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ISSN 1749-8155

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Review Date: 
11 Mar 2022

Four Nations Approaches, as the editors acknowledge from the start, follows in the footsteps of a very solid tradition of edited collections, brought about by the rise of ‘New British History’ in the 1990s and early 2000s.

Review Date: 
9 Apr 2021

The historian Lucy Delap, author of The Feminist Avant-Garde: Transatlantic Encounters of the Early Twentieth Century  (CUP, 2007), winner of the 2008 Women’s History Network Prize, has now published another boo

Review Date: 
6 Nov 2020

The sub-branch of history that is known by the ambiguous (and frightening to undergraduates, cats, and many mainstream academics) name “historiography” seems to be undergoing a Renaissance at the moment.

Review Date: 
15 Aug 2019

Never has the extraordinarily rich literature on mass atrocity seemed more relevant as ongoing reports from around the world remind us that we live in an age of genocide. This vast repertoire of scholarly work can appear at maximum capacity with countless overarching theoretical frameworks of mass violence.

Review Date: 
8 Aug 2019

Robert Caro’s new book, Working, is a sort of self-help manual for historians. Packed with thought-provoking insights and practical advice, it is sure to delight and inspire scholars, from eager students to consummate professionals, looking for a master class in history.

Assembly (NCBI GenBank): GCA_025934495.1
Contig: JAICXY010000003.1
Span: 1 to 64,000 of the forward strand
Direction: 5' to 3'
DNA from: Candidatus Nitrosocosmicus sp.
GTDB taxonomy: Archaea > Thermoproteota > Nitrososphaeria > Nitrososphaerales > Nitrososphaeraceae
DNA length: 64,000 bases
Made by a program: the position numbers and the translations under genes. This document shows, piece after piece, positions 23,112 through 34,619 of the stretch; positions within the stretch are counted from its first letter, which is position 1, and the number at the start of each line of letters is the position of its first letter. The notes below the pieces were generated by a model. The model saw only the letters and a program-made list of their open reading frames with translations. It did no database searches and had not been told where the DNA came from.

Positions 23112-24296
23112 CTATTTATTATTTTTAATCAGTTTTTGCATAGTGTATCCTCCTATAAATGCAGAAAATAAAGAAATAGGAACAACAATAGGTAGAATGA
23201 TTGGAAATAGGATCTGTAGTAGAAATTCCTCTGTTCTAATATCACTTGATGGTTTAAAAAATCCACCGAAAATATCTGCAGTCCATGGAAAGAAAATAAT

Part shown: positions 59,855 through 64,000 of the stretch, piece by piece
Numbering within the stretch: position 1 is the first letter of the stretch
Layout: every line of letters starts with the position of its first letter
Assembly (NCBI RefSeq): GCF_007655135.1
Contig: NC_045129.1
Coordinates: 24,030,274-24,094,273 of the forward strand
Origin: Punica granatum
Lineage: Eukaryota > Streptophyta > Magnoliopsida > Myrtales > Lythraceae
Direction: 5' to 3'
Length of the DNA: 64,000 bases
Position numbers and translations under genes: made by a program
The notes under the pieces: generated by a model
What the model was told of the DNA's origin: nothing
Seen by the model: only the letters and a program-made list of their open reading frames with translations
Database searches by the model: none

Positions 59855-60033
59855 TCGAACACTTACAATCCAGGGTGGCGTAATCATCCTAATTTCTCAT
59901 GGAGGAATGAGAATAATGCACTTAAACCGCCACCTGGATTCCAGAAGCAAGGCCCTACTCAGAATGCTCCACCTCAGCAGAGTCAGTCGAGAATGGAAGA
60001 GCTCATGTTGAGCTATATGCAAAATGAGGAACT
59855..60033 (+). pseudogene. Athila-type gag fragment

Review Date: 
31 Jan 2019

Thomas Becket, archbishop of Canterbury (1120–70) is one of the iconic figures in British history – a man who most people have not only heard of, but also have an opinion on. Yet, despite the brutality of his murder, such opinions are not always positive. In fact, this medieval archbishop is an unusually divisive figure, and always has been.

Review Date: 
3 May 2018

When I was a fourth grade student in suburban Birmingham, Alabama in the 1970s, the history curriculum was devoted to a study of our state. Our teacher, Mrs. Lawson, supplemented our textbook with personal recollections of the Civil War gleaned from her own grandmother, who had been a girl in the 1860s. Mrs.

Review Date: 
8 Feb 2018

In Room 145 of the Ceramics Galleries of the Victoria & Albert Museum, at the top of case 50, you can see an ‘architectural fragment’, which, according to its label, ‘once ornamented a palace in Yuanmingyuan or “garden of perfect clarity”’.

Review Date: 
18 Jan 2018

Survivor Café: The Legacy of Trauma and the Labyrinth of Memory is novelist Elizabeth Rosner’s first foray into non-fiction.

Review Date: 
30 Nov 2017

During the horrific famine of 1932–3, did Ukrainian peasants die because they were Ukrainians or because they were peasants?

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